Neil Woodford: there is no economic argument for Brexit

Arguments in favour of Britain either staying in or leaving the European Union (EU) that are based on economics have no merit, with the debate solely about politics, says Neil Woodford, manager of the £8.2 billion Woodford Equity Income fund.

Reiterating the findings of a report that he commissioned from Capital Economics, Woodford says that the economic factors of the Brexit debate are in fine balance, with the drawbacks of leaving the EU largely balanced out by the benefits and vice versa.

For example, while the £19.8 billion exported by the UK's financial services sector to Europe every year may come under threat in the short term due to the loss of passporting rights, Capital Economics claims that the City's competitive advantage is not solely down to the single market access and leaving could open up a long-term opportunity.


On foreign investment from the EU, which accounted for 46 per cent of the UK's stock of inward investment in 2013, the firm says that Britain is likely to remain a safe haven for foreign investment in the longer term, and that losses incurred by weaker investment in the short term could be recouped.

Moreover, while the value of sterling is likely to fall in the short term, both Capital Economics and Woodford claim that this could provide a boost for the UK's beleaguered manufacturing and exporting sector.

'There is no economic case either for the UK to stay in or to leave the EU,' says Woodford. 'Ultimately the debate will come down to politics - it's about sovereignty, political allegiances, ideology and immigration and it will be interesting to watch - but any argument based on economics has no merit.'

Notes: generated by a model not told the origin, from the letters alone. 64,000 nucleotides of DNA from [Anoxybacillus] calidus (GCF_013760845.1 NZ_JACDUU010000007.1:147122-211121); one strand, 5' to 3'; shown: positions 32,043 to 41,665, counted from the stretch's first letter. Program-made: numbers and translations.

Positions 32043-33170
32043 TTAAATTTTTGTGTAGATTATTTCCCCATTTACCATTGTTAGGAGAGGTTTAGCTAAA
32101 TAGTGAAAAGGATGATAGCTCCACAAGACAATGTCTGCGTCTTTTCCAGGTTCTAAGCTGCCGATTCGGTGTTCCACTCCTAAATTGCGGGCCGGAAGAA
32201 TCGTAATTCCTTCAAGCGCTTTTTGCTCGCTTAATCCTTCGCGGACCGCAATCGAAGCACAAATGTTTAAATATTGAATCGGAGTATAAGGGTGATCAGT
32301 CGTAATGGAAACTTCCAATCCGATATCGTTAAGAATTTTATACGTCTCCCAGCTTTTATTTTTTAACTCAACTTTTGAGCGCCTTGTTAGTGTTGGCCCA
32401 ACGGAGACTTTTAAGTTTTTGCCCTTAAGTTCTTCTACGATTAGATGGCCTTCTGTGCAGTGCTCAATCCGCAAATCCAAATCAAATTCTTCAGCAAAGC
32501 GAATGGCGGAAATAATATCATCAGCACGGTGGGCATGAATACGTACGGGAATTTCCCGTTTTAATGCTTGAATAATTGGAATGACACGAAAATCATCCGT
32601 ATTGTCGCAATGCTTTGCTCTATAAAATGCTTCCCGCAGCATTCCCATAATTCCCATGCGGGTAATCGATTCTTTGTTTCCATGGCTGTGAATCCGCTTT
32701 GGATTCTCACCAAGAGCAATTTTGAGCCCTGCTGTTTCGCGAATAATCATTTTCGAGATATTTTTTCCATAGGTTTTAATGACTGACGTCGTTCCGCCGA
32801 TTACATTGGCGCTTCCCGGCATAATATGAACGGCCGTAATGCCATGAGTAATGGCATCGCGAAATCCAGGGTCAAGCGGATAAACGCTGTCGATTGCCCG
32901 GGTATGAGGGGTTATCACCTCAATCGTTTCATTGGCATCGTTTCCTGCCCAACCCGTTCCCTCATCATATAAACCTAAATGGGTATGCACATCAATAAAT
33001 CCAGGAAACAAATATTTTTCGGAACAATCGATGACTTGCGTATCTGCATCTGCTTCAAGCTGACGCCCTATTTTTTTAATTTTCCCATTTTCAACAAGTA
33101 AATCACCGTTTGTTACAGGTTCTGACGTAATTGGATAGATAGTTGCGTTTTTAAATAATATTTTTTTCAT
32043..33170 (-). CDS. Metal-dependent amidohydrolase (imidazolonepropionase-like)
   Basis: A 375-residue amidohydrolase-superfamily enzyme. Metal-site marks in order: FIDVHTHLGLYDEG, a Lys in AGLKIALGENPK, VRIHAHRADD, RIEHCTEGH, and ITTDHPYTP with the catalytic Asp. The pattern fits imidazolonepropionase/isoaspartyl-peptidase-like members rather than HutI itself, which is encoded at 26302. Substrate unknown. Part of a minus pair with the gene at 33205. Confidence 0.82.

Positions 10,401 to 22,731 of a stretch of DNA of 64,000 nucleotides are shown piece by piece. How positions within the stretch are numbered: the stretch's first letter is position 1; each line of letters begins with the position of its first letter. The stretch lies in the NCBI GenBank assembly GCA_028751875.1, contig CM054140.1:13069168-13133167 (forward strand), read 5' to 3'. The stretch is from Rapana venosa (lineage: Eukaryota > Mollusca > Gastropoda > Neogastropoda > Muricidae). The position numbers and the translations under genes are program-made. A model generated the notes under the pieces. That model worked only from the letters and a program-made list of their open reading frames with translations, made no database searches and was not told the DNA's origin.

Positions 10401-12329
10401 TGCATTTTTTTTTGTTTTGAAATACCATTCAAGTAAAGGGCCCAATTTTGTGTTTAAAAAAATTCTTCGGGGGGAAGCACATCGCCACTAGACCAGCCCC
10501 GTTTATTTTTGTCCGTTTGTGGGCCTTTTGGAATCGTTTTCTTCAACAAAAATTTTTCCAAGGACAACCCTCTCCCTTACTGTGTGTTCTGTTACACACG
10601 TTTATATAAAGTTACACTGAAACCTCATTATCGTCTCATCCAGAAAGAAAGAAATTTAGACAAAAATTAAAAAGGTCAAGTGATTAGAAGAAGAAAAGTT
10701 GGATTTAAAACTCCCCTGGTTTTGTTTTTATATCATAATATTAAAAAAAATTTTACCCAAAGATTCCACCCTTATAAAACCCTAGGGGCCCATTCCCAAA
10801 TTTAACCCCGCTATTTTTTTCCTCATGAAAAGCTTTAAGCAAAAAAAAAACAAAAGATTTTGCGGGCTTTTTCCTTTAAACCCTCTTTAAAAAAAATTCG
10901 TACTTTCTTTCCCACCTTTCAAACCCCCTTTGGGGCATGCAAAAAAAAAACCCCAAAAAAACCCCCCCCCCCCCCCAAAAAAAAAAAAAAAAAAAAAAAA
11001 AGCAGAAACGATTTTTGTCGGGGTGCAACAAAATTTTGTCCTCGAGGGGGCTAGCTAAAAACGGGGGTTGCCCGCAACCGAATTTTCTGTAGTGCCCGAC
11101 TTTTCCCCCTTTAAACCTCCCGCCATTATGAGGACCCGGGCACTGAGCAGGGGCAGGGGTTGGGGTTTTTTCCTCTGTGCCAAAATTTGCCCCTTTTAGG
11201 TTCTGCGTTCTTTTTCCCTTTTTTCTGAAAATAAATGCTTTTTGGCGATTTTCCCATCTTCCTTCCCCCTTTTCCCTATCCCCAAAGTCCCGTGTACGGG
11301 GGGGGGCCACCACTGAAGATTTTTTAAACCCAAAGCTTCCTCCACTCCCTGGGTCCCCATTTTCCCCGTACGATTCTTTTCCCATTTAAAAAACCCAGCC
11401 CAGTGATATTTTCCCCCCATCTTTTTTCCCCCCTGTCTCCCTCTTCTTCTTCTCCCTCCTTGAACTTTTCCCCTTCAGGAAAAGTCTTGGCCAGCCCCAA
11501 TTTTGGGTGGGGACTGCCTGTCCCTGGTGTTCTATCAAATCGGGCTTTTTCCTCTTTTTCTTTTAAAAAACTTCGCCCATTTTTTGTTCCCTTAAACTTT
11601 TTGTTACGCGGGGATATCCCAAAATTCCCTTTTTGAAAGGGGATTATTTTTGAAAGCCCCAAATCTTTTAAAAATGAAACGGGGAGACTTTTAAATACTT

The manager adds that business leaders who argue otherwise, such as the bloc of FTSE 100 chiefs who submitted an open letter to The Times on Tuesday (23 February) are 'wrong'. Ultimately, Woodford says that the issue is far more important for the EU than it is for Britain.

'If we leave the EU the impact on the UK stock market will be short-lived and sterling weakness may be beneficial. The truth is that this is a much bigger deal for the EU than it is for us.

'The European banking system is very sick and Italy and France are now approaching dangerous levels of debt relative to GDP. A breakdown of the EU project could be disastrous for them.'

On how stock market volatility - however shortlived - might affect his portfolio, Woodford says that he does not expect any problems. In fact, he says that sterling weakness would be largely positive for his fund, as it is more sensitive to movements in the US dollar, which would strengthen.

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